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Day 15 (Part 1) of the Pitch Wars Mentor Workshops with Jackson Ford

Sunday, 12 September 2021  |  Posted by Stephanie Scott

Welcome to the Pitch Wars Workshops with some of our amazing past and 2021 mentors. From a lottery drawing, we selected writers to receive a query and first page critique from one of our mentors. We’ll be posting some of the critiques leading up to the Pitch Wars submission window. Our hope is that these samples will help you in shining up your query and first page.

We appreciate our mentors for generously dedicating their time to do the critiques. If you have something encouraging to add, feel free to comment below. Please keep all comments tasteful. Our comments are set to moderate, and we will delete any inappropriate or hurtful ones before approving them.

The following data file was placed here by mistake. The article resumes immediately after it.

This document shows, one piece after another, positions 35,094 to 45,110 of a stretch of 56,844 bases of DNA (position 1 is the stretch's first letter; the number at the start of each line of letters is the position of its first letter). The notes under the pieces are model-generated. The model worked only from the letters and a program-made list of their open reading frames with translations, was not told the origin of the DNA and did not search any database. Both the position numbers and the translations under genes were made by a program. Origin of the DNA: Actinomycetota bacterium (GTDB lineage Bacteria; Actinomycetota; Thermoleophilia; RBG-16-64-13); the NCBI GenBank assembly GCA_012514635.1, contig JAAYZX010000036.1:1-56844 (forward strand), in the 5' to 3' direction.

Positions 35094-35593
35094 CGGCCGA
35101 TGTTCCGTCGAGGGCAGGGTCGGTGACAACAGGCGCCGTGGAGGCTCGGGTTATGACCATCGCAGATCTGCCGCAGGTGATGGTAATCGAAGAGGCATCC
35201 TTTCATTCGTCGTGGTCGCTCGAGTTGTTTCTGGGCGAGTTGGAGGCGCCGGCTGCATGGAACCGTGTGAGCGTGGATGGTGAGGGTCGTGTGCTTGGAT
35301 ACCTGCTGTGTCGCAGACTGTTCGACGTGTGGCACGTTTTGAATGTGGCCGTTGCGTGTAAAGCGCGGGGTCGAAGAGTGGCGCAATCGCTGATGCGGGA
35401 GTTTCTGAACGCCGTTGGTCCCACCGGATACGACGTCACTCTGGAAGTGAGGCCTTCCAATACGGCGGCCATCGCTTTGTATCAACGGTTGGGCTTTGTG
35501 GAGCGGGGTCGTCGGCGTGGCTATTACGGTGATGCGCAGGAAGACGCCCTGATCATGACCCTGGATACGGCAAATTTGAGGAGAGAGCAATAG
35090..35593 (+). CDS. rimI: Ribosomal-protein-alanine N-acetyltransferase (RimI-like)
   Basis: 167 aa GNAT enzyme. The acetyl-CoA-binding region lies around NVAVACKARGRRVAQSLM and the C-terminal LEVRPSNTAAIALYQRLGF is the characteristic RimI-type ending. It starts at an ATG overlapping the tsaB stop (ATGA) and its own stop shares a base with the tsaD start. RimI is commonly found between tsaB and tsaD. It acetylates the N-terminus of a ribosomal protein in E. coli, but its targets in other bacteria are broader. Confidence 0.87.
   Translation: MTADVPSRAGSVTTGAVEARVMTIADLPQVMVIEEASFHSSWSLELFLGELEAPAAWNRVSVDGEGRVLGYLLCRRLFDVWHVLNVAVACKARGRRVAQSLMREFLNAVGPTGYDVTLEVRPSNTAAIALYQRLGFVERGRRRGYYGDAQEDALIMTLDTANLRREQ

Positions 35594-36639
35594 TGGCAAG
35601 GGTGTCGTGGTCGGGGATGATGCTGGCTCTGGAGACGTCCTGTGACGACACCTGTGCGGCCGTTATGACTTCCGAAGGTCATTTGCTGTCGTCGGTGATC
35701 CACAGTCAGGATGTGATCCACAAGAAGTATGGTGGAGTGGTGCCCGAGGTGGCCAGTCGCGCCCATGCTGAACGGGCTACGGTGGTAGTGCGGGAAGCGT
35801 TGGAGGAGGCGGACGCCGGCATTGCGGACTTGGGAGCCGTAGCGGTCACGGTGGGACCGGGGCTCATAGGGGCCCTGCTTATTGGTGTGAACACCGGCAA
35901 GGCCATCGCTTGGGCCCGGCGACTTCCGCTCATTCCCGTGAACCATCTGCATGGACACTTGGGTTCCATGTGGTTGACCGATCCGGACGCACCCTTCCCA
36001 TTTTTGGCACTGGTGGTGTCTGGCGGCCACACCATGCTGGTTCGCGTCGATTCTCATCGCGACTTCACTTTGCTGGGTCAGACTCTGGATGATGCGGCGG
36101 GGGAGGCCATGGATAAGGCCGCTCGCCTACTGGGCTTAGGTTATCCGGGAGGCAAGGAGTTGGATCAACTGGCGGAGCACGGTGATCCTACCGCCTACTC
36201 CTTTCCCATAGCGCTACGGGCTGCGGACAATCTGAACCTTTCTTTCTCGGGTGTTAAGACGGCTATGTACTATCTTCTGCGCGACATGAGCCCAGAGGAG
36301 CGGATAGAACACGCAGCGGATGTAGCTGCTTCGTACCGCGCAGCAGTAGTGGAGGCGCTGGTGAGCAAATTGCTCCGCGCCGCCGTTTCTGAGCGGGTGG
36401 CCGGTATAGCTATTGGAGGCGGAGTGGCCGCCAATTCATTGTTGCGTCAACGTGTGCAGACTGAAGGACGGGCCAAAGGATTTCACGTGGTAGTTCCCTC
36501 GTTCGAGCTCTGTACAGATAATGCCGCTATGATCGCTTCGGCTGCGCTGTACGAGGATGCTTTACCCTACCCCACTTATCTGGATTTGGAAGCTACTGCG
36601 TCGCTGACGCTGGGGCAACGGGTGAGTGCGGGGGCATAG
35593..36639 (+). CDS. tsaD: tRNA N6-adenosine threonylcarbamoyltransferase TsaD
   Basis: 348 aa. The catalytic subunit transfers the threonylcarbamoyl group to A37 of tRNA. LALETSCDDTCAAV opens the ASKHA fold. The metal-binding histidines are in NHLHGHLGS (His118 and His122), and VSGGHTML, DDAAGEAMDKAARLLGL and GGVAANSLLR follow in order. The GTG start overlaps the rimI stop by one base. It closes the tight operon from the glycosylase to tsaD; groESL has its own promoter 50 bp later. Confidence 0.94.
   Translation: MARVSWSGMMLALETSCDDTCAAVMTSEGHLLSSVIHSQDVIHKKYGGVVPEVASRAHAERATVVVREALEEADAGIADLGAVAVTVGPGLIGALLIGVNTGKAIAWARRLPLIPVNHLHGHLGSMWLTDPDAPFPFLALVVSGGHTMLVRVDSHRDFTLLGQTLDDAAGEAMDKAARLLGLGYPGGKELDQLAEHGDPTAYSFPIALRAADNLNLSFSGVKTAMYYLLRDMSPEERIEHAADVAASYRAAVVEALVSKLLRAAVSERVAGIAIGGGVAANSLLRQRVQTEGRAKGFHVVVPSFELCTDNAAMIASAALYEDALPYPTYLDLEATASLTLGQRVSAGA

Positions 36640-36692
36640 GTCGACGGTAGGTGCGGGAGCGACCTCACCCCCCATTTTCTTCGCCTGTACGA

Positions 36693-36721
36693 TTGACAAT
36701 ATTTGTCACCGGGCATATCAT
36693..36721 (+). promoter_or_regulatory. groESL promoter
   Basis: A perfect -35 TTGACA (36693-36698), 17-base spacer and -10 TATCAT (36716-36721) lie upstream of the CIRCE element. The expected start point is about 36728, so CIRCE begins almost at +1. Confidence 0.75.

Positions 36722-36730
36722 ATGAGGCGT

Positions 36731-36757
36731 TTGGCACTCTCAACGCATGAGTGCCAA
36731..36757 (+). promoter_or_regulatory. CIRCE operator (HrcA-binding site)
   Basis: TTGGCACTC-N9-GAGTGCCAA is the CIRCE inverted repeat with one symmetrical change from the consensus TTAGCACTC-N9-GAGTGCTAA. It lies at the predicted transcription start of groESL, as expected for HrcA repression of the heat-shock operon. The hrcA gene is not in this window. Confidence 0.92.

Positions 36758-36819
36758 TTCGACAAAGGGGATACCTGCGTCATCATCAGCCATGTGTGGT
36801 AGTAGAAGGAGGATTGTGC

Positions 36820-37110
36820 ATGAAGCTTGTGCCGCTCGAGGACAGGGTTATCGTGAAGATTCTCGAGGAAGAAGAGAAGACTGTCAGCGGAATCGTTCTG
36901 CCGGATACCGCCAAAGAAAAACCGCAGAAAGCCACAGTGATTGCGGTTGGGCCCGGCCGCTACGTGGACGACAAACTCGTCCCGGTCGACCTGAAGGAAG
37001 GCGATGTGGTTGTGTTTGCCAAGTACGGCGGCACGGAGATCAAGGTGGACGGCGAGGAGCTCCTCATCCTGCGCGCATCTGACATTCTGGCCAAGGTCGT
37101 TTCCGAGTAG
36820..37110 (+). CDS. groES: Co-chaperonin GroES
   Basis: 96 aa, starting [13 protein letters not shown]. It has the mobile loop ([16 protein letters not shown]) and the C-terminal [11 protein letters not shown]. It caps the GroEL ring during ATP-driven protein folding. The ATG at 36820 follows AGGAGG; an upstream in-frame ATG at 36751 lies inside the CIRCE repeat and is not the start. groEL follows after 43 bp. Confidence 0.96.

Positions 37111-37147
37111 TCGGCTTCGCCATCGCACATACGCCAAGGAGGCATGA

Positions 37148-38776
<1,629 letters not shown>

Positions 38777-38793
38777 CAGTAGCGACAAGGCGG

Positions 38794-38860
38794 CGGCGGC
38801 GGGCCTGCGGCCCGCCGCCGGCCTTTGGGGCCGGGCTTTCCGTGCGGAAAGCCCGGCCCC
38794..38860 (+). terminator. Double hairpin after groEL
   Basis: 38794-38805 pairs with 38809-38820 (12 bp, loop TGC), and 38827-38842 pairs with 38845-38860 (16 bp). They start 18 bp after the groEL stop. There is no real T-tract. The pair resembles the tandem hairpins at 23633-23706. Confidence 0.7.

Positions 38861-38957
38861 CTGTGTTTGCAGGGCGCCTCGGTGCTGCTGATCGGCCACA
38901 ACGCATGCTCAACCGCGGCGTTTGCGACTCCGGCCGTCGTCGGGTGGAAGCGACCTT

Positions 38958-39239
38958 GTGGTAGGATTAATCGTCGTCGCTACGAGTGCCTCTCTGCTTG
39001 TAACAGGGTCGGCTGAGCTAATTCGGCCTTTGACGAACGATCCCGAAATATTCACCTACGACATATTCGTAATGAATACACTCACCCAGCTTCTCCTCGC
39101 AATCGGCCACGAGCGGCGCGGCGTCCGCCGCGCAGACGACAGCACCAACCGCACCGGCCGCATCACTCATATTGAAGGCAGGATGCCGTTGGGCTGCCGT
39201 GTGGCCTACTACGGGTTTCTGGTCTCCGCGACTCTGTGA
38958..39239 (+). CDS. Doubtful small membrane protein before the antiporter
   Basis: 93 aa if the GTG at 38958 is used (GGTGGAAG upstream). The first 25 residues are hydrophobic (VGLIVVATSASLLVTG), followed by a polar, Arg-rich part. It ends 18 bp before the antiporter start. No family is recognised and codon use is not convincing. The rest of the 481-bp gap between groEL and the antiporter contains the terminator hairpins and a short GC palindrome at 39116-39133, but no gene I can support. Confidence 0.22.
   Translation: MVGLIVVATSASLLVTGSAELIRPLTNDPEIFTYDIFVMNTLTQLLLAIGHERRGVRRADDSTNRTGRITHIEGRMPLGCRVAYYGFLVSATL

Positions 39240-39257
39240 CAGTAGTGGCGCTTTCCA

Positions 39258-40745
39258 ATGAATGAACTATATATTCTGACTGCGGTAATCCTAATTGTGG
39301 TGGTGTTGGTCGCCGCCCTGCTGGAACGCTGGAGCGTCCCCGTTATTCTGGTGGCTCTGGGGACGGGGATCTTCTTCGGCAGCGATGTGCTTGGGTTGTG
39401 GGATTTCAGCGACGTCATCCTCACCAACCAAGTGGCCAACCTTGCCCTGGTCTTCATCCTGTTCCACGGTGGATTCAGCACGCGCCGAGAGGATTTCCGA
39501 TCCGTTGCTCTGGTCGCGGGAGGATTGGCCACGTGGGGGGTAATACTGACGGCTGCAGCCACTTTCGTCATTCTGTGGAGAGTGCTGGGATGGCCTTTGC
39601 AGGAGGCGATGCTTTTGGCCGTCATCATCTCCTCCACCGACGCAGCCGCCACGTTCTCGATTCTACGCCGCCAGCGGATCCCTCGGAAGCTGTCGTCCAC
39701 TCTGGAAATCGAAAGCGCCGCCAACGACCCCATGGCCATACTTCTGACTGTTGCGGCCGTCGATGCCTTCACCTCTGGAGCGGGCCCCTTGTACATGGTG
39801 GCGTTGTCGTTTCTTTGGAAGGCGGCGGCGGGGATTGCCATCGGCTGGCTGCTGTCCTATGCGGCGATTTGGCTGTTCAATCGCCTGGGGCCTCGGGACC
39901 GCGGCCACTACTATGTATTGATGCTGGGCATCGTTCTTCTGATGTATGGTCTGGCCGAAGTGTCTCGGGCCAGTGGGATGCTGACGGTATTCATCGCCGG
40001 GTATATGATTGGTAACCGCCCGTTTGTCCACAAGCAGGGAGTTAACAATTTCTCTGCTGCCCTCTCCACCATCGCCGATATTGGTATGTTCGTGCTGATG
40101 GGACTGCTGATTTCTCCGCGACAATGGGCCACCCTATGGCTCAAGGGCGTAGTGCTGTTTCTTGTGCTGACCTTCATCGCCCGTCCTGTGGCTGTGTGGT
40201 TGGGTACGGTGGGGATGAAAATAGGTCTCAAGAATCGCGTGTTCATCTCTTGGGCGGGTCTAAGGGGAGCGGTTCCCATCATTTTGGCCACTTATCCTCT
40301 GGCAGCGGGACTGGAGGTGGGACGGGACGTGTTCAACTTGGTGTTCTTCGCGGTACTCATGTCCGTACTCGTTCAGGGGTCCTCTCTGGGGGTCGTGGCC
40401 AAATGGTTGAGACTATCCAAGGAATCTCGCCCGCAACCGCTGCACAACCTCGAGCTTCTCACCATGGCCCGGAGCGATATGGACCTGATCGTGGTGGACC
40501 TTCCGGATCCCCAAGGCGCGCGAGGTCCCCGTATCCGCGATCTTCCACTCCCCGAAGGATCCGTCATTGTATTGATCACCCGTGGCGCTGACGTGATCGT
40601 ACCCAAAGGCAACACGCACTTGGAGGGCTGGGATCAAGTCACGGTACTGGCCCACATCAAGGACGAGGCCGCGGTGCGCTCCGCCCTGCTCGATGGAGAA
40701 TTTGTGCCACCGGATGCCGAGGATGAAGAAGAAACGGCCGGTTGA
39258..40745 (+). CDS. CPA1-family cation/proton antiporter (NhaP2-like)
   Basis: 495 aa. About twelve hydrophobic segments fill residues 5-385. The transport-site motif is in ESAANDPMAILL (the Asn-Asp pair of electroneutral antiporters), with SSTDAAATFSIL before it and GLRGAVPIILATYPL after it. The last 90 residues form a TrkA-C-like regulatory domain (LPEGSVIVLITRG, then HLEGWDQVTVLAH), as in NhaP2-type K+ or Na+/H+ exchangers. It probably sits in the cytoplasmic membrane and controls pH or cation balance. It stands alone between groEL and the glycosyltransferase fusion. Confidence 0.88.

Next up we have: 

Pitch Wars Mentor Jackson Ford

Jackson FordJackson Ford is the author of The Frost Files series, including The Girl Who Could Move Sh*t with Her Mind, Random Sh*t Flying Through the Air, and Eye of the Sh*t Storm. He may or may not be the alter ego of author Rob Boffard, but he is definitely 100% a jackass.

Website | Twitter | Instagram

Jackson’s recent release, Eye of the Sh*t Storm: A Frost Files novel

Full of imagination, wit and random sh*t flying through the air, this insane new Frost Files adventure will blow your tiny mind.

Eye of the Sh*t Storm: A Frost Files novel

Amazon | B&N | Indiebound | Goodreads

Jackson’s critique 

Category: Adult: Fantasy